"I am the Lord of the dance said he"

There is probably no better known folk-arts person across East Suffolk than Des Herring. We hear "where's the little man in the horse?" when out with East Suffolk Morris Men (ESMM), or "do you know the man who stands on a chair and shouts the call at our village barn dances?".

Des was involved in Folk Dance in Swindon before moving to Ipswich in the mid '50s when he joined the Ipswich Folk Dance Club. At that time the indigenous Suffolk Morris Men had declined after WW2 years but Leslie Ford (a local teacher) was running a boys' morris group with some school graduates dancing as the Ipswich Morris Men.
In 1958 Des formed the East Suffolk Morris Men connecting interested people from the Ipswich Dance Club and alumni from Ipswich Morris Men. His wife Shelagh helped design the distinctive sailor costume of whites, blue jacket and straw hat, with an insignia representing Saint Felix's ship taken from local coats of arms.

Through his country dancing interests Des teamed with Charlie Taylor (accordionist), Ivo Barne (concertina and drums), John Runnacles (banjo) and later with Chris Dawkins (fiddle) to form The Cornhuskers Folk Dance band. For decades this band was a mainstay of barn dances in the area - so much so that Des's habit of standing on a chair to shout his dance calls became a legend, and his cross-handed do-si-do can still be seen today.  For some of us, the Cornhusker legacy was the opportunity to join in and learn the folk dance band craft on-stage. Several local prominent callers and musicians cut their teeth with Des and Charlie and are forever grateful.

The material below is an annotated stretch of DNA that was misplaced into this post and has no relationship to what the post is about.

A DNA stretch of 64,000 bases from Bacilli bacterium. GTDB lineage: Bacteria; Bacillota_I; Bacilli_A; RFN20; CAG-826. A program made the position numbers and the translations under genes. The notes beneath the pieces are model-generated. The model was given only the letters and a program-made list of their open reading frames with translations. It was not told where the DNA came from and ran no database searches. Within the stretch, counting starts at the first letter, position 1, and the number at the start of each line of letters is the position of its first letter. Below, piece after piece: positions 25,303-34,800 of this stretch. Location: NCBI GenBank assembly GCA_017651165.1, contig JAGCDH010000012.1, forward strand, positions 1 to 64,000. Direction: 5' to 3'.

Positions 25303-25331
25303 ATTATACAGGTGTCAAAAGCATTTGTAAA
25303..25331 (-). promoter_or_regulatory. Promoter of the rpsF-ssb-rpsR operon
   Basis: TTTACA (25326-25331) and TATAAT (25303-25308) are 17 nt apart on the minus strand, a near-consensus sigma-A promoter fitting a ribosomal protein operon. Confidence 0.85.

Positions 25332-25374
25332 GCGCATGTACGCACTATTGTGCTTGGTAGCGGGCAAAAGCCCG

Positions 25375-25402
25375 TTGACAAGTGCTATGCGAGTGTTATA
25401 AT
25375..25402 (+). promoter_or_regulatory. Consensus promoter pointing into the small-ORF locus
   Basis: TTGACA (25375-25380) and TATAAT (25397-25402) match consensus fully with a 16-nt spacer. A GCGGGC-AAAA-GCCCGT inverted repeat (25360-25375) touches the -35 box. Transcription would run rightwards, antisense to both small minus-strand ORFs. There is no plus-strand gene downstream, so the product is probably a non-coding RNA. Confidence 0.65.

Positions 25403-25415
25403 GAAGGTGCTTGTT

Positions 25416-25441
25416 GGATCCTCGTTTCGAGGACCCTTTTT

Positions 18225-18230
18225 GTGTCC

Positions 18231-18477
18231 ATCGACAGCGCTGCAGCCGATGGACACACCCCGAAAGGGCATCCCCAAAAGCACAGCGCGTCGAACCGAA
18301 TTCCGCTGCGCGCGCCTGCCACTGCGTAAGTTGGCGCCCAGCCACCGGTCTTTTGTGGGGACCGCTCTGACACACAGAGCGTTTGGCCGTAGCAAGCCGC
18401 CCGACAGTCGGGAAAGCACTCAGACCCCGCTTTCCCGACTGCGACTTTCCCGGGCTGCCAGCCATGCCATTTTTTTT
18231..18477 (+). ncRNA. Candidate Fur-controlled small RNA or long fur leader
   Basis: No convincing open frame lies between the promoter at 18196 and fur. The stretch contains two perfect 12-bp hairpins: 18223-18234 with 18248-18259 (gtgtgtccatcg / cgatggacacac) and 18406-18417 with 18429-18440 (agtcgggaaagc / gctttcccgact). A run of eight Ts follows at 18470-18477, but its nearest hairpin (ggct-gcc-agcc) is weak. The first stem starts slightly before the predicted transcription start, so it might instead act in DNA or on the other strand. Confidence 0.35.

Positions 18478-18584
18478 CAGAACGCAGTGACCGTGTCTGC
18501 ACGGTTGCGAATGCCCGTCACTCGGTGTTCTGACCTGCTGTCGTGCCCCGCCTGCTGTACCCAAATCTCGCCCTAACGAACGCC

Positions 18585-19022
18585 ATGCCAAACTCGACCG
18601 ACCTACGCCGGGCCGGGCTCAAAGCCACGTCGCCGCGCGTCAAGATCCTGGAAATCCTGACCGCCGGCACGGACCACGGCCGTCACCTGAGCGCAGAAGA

About the horse. The hobby horse "Constant Billy" was created for the Suffolk Morris Men in 1935 by George Parsons - a teacher at Summerhill School in Leiston. Billy was lost during WW2 - then found in 1968 in Derby and reclaimed by Des for ESMM. Since then he has ridden the hobby horse and, with his two-faced rag doll Lucy, became the most distinctive icon for ESMM, interacting with the audience - especially children, whose cry of "BILLY!" often interrupted the music and dance.

In later years Des realised an era was passing and it was time for renewal. A new foal was commissioned - "Young Bill" and the old and young danced together at the Museum of East Anglian Life at Stowmarket before old "Constant Billy" was put out to pasture.

Billy and Des were well travelled worldwide with both ESMM and Chameleonic Morris Men, overcoming the difficulties of taking a horse onboard an aircraft. He even met his counterpart Lajkonik in Krakow - Poland, Queen Noor in Jordan, and in the USA we were all taken for bullfighters - he the Picador. In recent years ESMM have travelled on a spring trip to Europe and arranged visits to local schools (thanks to the help of the British Council) where Constant Billy demonstrated his international appeal.

Des was a keen historian and we shared a common interest in archaeological excavations and local history. He also took himself off regularly to walk the Pilgrim routes across Europe. It was his habit at rest stops on these trips to dance a Morris jig to the hymn  "I am the Lord of the dance said he". I can't help feeling he is now standing on a chair lining up a set of Angels.

We shall certainty all miss him down here.

Dick Thornborrow
for East Suffolk Morris Men